Colorado’s plastic bag ban is in full effect, but enforcement is inconsistent

· Jan. 18, 2024, 4:00 am
ap_18169747005095ap_18169747005095Rogelio V. Solis/AP Photo File
Large businesses that operate in Colorado must stop providing single-use plastic carryout bags by January 1, 2024. Inventory purchased before 2024 can still be provided to customers by June 1, 2024. After that time, businesses may continue providing recycled paper carryout bags at a 10 cent fee. 

Colorado’s statewide plastic bag ban takes effect this year, but city and municipal governments are still divided on how to enforce it. 

The language of the law passed in 2021 required large businesses that operate in Colorado to stop providing single-use plastic carryout bags by January 1, 2024. Inventory purchased before 2024 can still be provided to customers by June 1, 2024. After that time, businesses may continue providing recycled paper carryout bags at a 10 cent fee. 

Cities and counties are entirely responsible for enforcing the law, and local governments were given the entirety of 2023 to prepare for the full plastic ban. During 2023, businesses were allowed to continue offering plastic bags if they charged a 10 cent fee per bag. 

Local governments are entitled to 60 percent of the fees collected for plastic and paper carryout bags. Businesses are allowed to keep the remainder. 

Because state lawmakers laid the responsibility of enforcing the plastic bag ban at the feet of local governments, the language of the law doesn’t outline how governments should implement it. That’s led to a wide array of approaches.

Denver introduced its own plastic bag fee in 2021, giving it a headstart on preparing for the statewide ban. The 10 cent bag fee the county introduced prior to the new ban’s passage meant Denver had relatively few changes to make.

“We have a robust infrastructure in place and the Office of Climate Action Sustainability and Resiliency has been enforcing the administration of that disposable bag fee,” said Blake Adams, who manages the city’s Zero Waste and Circular Economy program.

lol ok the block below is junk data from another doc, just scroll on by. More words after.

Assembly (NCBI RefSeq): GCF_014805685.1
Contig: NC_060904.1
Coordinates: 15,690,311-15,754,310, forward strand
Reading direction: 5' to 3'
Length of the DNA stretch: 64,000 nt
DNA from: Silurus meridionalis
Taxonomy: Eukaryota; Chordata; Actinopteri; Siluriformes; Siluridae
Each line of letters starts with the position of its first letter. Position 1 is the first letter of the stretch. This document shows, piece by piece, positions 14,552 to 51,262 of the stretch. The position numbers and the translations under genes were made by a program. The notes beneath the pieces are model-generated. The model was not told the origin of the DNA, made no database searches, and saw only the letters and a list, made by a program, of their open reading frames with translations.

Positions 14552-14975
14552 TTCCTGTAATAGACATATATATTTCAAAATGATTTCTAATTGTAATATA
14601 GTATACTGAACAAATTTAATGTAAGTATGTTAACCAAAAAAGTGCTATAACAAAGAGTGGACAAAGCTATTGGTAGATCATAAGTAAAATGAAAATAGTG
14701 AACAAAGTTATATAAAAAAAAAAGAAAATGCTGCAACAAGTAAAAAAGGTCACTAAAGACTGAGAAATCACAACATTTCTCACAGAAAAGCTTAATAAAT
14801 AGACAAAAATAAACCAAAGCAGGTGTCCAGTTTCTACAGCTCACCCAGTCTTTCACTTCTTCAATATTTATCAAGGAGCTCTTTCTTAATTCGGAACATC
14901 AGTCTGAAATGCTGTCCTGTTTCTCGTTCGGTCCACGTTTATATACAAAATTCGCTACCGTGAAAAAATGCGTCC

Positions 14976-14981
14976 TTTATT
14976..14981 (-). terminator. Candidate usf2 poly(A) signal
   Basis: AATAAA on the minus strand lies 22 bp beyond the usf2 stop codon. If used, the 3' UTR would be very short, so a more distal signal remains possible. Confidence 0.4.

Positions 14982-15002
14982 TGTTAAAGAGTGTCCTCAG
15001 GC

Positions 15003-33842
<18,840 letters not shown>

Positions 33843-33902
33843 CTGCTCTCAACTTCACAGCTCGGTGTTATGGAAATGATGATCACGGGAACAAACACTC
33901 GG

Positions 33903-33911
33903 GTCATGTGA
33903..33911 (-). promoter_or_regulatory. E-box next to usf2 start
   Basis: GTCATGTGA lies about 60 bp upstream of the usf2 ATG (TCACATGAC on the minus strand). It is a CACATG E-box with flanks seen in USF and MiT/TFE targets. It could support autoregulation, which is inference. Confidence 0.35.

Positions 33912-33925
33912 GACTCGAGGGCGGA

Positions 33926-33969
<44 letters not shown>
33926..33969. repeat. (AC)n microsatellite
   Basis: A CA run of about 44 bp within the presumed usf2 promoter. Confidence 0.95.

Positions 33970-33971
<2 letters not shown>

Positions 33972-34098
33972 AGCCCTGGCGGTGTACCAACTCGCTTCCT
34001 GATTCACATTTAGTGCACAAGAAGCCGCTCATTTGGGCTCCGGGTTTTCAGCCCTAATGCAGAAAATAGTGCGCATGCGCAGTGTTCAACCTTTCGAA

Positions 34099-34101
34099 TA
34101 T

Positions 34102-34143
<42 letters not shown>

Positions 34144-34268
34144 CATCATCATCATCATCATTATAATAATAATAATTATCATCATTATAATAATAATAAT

While Denver has had the 10 cent fee since 2021, businesses in city limits weren’t required to get rid of plastic bags entirely until the statewide ban took effect. Adams said the city is preparing for the full plastic bag ban to take effect and that it has staff that will visit large businesses to ensure compliance. Businesses that aren’t complying with either the fee mandate or the plastic bag ban may be subject to warnings or fines.

Other cities, such as Grand Junction, are taking a more passive approach to the statewide ban. 

Tamra Allen, the community development director for Grand Junction, said officials are focused on providing information and educational resources to businesses, but won’t be sending city employees to verify compliance. Allen said the city is confident businesses will follow the new rules without government interference. 

“We actually believe we are actually seeing good compliance to the law, but we are certainly not doing any audits per se, or sending teams out to secret shop,” Allen said. 

One incentive for ensuring compliance could be the portion of the 10 cent per bag remittance fees businesses are required to pay their local governments. 

Adams said Denver has collected about $5 million in remittance fees since it introduced the bag fee in 2021. Grand Junction collected about $174,000 last year. Pueblo said it doesn’t plan to collect remittance fees until April 2024, at which point businesses will pay a lump sum of what they’ve collected since the start of 2023. 

Adams noted the remittance fees have gotten lower year after year, as shoppers have adapted to the plastic bag charge. He expects that to continue when single-use plastic bags disappear from major retailers.  

“We actually expect with this ban now in place that those remittance fees will drastically decrease over time, which is really the idea of this incentive or this policy — is to not burden customers with additional costs for checkout, but incentivize more sustainable behavior by bringing your own reusable bag,” Adams said. 

The state law declares that “small stores” that operate solely in Colorado and have fewer than three locations do not have to abide by the plastic bag ban. However, they must continue to charge 10 cents per single-use bag.

Local governments have the option to enact stricter rules for their individual communities starting this July.

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